The iShares Russell 2000 Index Fund (NYSEArca: IWM) is off 2% in the past week and that may be viewed as a sign that all bets are off for small-cap bulls. IWM has enjoyed some good times this year with a gain of about 11.5% and that may be enough for investors to say that the recent turbulence in U.S. equities is reason to leave small-caps for another day.
Not so fast. IWM offers plenty of exposure to cyclical rotation sectors with financials, consumer discretionary and technology combining for almost 53% of the ETF’s weight. Additionally, many small-cap companies are focused on their home market. With IWM, that means the U.S. and that means IWM is alluring as a strong dollar play. [ETFs That Benefit From a Rising Dollar]
Investors with a tolerance for risk have more small-cap ETF options than they may be aware of. In 2010, PowerShares, the fourth-largest U.S. ETF sponsor, rolled out a suite of small-cap ETFs to designed to be equivalents to the popular, large-cap focused sector SPDR funds. Some of these funds have been perking up in recent weeks and could be small-cap leaders if conservative sectors continue falling out of favor with investors. [Trading Smaller ETFs]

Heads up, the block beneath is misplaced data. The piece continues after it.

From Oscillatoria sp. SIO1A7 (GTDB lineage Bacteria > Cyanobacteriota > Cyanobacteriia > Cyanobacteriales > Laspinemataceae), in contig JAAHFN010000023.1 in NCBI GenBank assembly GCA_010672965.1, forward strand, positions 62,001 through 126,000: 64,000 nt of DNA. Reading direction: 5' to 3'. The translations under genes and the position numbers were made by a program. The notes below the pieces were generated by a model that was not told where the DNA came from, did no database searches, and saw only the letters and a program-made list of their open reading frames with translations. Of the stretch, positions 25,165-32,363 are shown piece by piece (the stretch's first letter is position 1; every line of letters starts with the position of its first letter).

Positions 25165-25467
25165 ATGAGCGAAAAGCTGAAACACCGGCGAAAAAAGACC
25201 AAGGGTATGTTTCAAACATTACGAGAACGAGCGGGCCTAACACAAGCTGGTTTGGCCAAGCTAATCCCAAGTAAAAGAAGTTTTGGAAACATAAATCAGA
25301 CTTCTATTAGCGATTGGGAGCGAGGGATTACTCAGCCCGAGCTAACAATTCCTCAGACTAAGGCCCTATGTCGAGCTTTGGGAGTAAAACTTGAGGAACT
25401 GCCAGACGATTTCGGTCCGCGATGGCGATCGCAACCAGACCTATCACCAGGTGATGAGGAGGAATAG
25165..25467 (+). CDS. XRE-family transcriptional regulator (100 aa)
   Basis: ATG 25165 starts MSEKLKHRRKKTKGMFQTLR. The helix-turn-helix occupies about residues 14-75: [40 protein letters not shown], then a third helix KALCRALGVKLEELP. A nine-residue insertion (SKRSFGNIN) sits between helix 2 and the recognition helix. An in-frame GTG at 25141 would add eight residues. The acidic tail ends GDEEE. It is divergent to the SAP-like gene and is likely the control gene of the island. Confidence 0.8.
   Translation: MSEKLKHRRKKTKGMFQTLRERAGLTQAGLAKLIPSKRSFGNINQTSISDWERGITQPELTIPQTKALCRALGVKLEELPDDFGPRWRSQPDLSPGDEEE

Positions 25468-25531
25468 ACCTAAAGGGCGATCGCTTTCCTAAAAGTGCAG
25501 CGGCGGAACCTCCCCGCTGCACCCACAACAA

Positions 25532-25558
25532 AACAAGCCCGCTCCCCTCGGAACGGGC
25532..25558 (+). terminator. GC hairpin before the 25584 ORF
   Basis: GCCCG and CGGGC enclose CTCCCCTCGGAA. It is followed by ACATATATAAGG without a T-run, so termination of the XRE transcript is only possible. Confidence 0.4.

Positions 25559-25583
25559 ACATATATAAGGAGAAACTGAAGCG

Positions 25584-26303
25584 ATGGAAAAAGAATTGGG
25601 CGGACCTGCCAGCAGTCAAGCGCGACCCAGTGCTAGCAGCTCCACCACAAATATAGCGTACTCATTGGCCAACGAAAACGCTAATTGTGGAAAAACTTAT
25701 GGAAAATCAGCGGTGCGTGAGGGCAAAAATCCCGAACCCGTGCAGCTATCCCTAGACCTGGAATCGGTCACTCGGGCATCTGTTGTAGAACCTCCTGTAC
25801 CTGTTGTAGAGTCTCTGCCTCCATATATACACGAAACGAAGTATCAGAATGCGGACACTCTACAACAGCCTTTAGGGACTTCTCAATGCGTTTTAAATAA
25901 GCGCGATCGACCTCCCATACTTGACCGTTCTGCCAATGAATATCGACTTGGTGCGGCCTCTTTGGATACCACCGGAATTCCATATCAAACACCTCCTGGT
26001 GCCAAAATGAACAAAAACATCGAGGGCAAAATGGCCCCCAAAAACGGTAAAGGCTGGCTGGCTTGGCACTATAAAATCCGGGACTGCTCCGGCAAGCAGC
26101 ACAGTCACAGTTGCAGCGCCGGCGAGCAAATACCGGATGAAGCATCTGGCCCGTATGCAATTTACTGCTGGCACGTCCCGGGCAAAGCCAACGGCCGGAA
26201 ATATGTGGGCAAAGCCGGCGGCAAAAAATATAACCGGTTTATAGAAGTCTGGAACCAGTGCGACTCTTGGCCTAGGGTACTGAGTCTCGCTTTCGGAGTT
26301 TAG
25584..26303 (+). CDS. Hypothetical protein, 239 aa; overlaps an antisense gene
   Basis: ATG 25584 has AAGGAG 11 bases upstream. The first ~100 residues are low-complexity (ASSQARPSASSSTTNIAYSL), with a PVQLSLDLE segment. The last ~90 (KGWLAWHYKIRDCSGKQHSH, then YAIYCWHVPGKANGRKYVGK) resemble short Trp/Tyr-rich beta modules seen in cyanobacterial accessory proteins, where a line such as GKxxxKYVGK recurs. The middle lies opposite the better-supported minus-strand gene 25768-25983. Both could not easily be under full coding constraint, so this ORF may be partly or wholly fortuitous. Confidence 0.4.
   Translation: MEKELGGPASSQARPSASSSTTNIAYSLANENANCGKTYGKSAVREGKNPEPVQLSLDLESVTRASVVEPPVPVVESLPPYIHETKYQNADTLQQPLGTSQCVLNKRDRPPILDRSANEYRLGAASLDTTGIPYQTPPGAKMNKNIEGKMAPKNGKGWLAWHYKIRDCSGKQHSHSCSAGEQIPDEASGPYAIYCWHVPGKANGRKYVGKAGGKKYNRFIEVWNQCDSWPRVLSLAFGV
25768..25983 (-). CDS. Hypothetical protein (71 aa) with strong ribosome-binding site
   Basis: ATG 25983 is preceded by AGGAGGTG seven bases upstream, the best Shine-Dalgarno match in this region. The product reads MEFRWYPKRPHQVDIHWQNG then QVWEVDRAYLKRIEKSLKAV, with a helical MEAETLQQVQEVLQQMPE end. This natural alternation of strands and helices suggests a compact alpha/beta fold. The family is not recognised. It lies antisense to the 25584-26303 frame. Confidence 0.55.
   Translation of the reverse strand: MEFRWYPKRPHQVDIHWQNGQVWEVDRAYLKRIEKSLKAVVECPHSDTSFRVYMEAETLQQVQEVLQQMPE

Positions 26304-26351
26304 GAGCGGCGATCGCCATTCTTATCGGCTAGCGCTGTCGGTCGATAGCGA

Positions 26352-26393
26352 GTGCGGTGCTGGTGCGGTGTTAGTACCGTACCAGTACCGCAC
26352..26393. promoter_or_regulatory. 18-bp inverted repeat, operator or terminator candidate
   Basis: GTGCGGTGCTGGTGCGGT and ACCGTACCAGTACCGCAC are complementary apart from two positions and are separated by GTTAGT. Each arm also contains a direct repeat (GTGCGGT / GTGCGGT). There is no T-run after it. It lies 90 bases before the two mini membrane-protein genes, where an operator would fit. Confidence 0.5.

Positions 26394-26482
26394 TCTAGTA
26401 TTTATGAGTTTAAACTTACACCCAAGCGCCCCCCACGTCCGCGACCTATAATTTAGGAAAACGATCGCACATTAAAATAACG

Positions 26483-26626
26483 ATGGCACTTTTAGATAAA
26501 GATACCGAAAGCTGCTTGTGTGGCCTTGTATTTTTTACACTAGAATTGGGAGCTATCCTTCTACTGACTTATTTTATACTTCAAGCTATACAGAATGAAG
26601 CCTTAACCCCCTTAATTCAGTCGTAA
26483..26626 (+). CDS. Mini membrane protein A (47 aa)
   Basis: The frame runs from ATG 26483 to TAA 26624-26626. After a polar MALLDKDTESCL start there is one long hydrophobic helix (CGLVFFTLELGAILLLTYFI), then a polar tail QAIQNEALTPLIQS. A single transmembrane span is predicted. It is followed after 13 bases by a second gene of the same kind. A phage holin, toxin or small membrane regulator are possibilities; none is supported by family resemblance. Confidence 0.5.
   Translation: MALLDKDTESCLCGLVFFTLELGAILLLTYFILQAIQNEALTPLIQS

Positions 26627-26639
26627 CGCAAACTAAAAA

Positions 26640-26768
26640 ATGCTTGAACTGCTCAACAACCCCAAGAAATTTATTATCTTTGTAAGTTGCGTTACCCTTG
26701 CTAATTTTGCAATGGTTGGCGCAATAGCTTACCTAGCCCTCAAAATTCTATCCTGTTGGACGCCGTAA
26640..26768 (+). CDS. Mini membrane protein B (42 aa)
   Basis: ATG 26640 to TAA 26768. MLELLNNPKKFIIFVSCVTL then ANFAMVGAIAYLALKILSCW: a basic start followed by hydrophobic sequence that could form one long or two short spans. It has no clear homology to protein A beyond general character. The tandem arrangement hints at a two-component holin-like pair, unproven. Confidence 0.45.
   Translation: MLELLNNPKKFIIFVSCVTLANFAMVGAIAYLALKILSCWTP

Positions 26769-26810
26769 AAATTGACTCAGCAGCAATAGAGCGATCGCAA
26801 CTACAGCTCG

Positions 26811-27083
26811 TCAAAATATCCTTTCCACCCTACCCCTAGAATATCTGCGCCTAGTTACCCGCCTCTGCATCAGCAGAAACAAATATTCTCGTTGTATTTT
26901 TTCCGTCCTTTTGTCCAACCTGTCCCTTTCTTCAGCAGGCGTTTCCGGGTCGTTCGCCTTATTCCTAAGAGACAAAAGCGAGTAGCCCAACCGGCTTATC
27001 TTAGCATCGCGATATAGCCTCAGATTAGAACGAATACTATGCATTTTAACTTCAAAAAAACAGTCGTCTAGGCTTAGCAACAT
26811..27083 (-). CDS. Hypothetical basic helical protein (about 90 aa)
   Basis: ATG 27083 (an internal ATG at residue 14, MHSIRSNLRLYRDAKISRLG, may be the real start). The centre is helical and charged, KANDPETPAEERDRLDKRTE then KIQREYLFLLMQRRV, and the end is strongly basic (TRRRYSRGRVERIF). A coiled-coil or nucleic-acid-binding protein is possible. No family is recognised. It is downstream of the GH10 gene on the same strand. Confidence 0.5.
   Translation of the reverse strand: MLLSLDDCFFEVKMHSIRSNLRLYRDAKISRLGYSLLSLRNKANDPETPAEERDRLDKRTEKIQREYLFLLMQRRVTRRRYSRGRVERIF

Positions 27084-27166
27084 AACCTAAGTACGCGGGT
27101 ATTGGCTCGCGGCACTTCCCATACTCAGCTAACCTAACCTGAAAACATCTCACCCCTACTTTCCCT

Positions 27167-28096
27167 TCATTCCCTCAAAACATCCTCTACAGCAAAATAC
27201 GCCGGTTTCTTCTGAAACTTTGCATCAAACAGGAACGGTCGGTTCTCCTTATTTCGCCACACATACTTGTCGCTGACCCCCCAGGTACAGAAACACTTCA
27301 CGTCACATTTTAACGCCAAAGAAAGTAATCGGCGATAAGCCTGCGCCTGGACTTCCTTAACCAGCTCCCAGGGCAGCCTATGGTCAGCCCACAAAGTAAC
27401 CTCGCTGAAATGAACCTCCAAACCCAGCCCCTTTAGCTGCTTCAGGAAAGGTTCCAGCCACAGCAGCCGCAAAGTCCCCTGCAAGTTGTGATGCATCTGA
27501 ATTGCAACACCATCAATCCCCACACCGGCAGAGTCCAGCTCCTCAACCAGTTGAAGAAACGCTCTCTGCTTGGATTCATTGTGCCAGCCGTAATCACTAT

PowerShares S&P SmallCap Information Technology Portfolio (NasdaqGS: PSCT)
The PowerShares S&P SmallCap Information Technology Portfolio is showing a divergence from large-cap technology and it is one investors might to take note of. In the past month, the PowerShares QQQ (NasdaqGS: QQQ) is slightly lower, but over the same time, PSCT has jumped 3.7%. That performance is also better than triple what IWM has offered over the same time. [Small and Micro-Cap ETFs]
The average market cap of PSCT’s 126 constituents is almost $1.3 billion, so investors can rest assured they are not dancing with ultra-volatile micro-cap fare with this ETF. Unheralded PSCT has almost $132 million in assets under management and despite its light average daily volume (19,400 share), the ETF rarely trades at a significant discount or premium to its net asset value.
PSCT offers exposure to hardware, software, Internet and semiconductor names, among others.